Iran’s ambassador to the International Atomic Energy Agency (IAEA) says it is the Islamic Republic’s sovereign right to issue visas or deny entry to the agency’s employees.
“I should say that in addition to [issuing visas to] the principal and permanent members [of the IAEA] in the past few months, Iran has also granted visas to three… new members of the agency’s team of experts,” Reza Najafi said on Wednesday.
Najafi’s remarks came after Reuters quoted the IAEA as saying that Tehran has refused to grant an entry permit to a member of an IAEA investigation team that visited the Islamic Republic on August 31.
“Under the IAEA regulations, Iran is under no obligation to grant visas to the agency’s employees,” the Iranian official said, adding, “Iran reserves the right to deny [visas to] even the appointed inspectors, and the Islamic Republic has exercised this right in the past.”
Iran’s IAEA envoy further touched on the latest round of negotiations between the agency and Iran in the Iranian capital, Tehran, saying, “Talks between delegations from Iran and the agency ended after two days.”
The high-level team, which was led by Tero Tapio Varjoranta, the IAEA deputy director general and head of the Department of Safeguards, arrived in Tehran on Monday to discuss the implementation of the remaining nuclear transparency measures agreed in May between Iran and the agency.
He said all remaining issues were discussed during the negotiations, including how two mutually-agreed transparency measures should be implemented.
He further noted that that the two sides will have another meeting in the near future, most probably in November.
Iran and the IAEA signed a joint statement last November to outline a roadmap for mutual cooperation on certain outstanding nuclear issues.
On May 20, the two sides held a technical meeting to discuss the Framework for Cooperation agreed in November 2013. During the meeting, they agreed to five practical measures which were to be implemented by August 25.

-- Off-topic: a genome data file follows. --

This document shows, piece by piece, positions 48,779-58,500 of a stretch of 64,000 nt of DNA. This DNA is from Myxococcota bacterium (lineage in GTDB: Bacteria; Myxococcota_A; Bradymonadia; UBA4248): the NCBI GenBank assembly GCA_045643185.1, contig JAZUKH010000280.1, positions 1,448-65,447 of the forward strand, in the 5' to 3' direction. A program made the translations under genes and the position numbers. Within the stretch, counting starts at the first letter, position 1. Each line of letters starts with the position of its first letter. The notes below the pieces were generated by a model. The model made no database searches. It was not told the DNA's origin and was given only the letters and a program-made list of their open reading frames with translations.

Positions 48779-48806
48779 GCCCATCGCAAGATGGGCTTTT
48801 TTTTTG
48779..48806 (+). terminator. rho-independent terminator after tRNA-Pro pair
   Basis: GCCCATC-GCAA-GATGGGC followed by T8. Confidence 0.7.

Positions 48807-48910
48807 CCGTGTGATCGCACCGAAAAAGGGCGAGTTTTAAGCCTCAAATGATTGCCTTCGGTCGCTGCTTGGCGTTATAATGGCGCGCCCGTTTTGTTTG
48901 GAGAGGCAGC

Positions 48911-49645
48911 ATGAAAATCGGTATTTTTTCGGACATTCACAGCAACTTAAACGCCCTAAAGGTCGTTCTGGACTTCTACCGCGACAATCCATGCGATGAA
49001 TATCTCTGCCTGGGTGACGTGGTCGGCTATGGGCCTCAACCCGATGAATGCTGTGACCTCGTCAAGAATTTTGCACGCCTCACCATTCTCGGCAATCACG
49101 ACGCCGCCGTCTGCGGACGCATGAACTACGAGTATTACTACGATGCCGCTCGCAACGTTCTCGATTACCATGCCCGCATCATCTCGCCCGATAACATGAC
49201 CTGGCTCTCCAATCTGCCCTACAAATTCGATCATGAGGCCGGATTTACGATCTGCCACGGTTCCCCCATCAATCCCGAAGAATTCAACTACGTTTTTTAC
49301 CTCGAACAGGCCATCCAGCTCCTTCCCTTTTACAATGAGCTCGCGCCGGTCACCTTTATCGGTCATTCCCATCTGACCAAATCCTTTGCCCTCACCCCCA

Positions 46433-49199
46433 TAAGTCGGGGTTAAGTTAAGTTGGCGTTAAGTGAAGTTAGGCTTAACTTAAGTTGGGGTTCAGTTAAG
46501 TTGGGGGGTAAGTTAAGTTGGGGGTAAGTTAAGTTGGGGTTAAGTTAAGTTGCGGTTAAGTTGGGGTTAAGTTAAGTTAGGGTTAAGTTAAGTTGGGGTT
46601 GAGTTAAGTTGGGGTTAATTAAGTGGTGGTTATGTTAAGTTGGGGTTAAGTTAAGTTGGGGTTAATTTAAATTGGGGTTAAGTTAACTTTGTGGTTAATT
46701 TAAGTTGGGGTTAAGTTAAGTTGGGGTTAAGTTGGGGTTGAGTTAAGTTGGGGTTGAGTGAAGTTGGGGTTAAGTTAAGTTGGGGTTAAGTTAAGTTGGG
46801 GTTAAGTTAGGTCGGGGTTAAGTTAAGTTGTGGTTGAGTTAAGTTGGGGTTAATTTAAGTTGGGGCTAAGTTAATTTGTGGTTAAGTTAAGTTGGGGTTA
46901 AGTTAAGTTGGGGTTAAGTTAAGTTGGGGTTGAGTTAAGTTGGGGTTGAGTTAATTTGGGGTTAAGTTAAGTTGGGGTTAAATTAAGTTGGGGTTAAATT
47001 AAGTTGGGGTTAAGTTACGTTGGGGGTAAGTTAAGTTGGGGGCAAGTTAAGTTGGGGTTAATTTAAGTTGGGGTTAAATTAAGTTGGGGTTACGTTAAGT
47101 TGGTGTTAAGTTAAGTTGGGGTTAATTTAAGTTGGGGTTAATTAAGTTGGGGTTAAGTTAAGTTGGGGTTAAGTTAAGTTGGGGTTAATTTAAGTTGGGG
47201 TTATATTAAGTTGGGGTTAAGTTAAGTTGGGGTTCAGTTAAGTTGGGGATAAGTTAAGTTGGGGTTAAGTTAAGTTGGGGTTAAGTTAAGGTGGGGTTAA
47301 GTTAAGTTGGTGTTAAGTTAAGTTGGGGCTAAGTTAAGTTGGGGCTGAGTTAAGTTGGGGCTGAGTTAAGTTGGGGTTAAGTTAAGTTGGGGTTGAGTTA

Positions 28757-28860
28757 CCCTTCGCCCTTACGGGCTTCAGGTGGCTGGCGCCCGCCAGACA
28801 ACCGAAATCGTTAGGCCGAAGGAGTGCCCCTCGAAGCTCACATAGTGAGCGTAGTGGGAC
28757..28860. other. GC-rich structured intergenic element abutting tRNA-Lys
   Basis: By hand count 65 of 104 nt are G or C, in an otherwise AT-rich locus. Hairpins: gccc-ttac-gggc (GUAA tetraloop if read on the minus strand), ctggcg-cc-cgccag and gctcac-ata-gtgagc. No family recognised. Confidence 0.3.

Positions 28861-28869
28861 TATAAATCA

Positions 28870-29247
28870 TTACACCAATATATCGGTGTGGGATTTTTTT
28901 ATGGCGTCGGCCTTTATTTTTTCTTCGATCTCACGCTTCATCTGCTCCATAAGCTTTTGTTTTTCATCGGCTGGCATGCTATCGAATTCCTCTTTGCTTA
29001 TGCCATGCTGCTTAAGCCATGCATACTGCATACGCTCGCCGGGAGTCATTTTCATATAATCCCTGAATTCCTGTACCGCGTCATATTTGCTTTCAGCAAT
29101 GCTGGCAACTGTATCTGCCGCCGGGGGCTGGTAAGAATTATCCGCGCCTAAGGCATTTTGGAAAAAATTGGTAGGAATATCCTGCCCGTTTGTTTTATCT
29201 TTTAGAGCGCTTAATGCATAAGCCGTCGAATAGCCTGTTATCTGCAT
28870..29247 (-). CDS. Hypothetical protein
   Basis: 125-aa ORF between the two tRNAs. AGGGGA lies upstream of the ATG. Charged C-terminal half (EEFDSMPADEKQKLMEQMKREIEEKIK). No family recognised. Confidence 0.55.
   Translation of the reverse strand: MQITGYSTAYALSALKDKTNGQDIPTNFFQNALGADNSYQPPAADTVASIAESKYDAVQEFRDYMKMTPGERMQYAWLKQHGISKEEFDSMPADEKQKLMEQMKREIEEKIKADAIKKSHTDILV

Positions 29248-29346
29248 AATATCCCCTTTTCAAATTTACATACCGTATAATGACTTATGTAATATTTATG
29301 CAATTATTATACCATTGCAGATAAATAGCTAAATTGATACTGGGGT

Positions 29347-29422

In a report on September 6, IAEA Director General Yukiya Amano confirmed Iran had implemented three of five transparency steps that it was supposed to take by August 25.
The report said Iran cut its stockpile of low-enriched uranium to about 7.8 tons in August from 8.5 tons in May, adding that Tehran has stopped the enrichment of UF6 above the 5-percent level, and no longer has any stockpile of UF6 enriched up to 20-percent.
No new facilities have been installed at Arak heavy water reactor in central Iran, and there has been no fuel tests or production process at the site, said the report, adding that Iran continues to provide the agency with controlled access to centrifuge assembly units and stockpile facilities.
The IAEA, however, claimed Iran has been slow in providing the agency with information about its past nuclear activities, including alleged experiments on explosives that could be used for military purposes and studies related to calculating nuclear explosive yields.
Tehran has repeatedly denied accusations that its nuclear activities has military dimensions. The IAEA has, on numerous occasions, confirmed non-diversion in Tehran’s civilian nuclear work.
By Press TV
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